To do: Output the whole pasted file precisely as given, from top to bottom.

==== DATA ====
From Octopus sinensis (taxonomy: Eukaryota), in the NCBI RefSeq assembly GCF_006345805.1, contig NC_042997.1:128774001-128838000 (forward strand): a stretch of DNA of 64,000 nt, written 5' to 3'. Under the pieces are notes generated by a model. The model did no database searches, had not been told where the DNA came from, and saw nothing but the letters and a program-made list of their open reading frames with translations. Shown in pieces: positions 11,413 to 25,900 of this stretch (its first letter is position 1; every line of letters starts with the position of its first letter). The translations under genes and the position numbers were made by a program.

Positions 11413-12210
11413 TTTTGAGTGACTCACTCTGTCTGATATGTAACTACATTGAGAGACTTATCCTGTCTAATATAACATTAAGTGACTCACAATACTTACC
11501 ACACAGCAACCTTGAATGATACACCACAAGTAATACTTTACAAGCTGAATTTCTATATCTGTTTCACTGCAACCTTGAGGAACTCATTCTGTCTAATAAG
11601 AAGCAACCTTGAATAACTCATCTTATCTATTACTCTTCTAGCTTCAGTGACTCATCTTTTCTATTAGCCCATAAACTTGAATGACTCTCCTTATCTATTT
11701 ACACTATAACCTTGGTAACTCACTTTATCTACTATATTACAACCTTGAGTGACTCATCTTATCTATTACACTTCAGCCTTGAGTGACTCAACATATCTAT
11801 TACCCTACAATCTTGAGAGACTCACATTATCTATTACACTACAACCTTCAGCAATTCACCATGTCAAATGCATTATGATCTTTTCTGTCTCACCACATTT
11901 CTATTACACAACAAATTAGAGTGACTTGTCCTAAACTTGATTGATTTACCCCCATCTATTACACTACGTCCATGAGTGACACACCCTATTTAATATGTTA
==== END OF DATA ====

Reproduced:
From Octopus sinensis (taxonomy: Eukaryota), in the NCBI RefSeq assembly GCF_006345805.1, contig NC_042997.1:128774001-128838000 (forward strand): a stretch of DNA of 64,000 nt, written 5' to 3'. Under the pieces are notes generated by a model. The model did no database searches, had not been told where the DNA came from, and saw nothing but the letters and a program-made list of their open reading frames with translations. Shown in pieces: positions 11,413 to 25,900 of this stretch (its first letter is position 1; every line of letters starts with the position of its first letter). The translations under genes and the position numbers were made by a program.

Positions 11413-12210
11413 TTTTGAGTGACTCACTCTGTCTGATATGTAACTACATTGAGAGACTTATCCTGTCTAATATAACATTAAGTGACTCACAATACTTACC
11501 ACACAGCAACCTTGAATGATACACCACAAGTAATACTTTACAAGCTGAATTTCTATATCTGTTTCACTGCAACCTTGAGGAACTCATTCTGTCTAATAAG
11601 AAGCAACCTTGAATAACTCATCTTATCTATTACTCTTCTAGCTTCAGTGACTCATCTTTTCTATTAGCCCATAAACTTGAATGACTCTCCTTATCTATTT
11701 ACACTATAACCTTGGTAACTCACTTTATCTACTATATTACAACCTTGAGTGACTCATCTTATCTATTACACTTCAGCCTTGAGTGACTCAACATATCTAT
11801 TACCCTACAATCTTGAGAGACTCACATTATCTATTACACTACAACCTTCAGCAATTCACCATGTCAAATGCATTATGATCTTTTCTGTCTCACCACATTT
11901 CTATTACACAACAAATTAGAGTGACTTGTCCTAAACTTGATTGATTTACCCCCATCTATTACACTACGTCCATGAGTGACACACCCTATTTAATATGTTA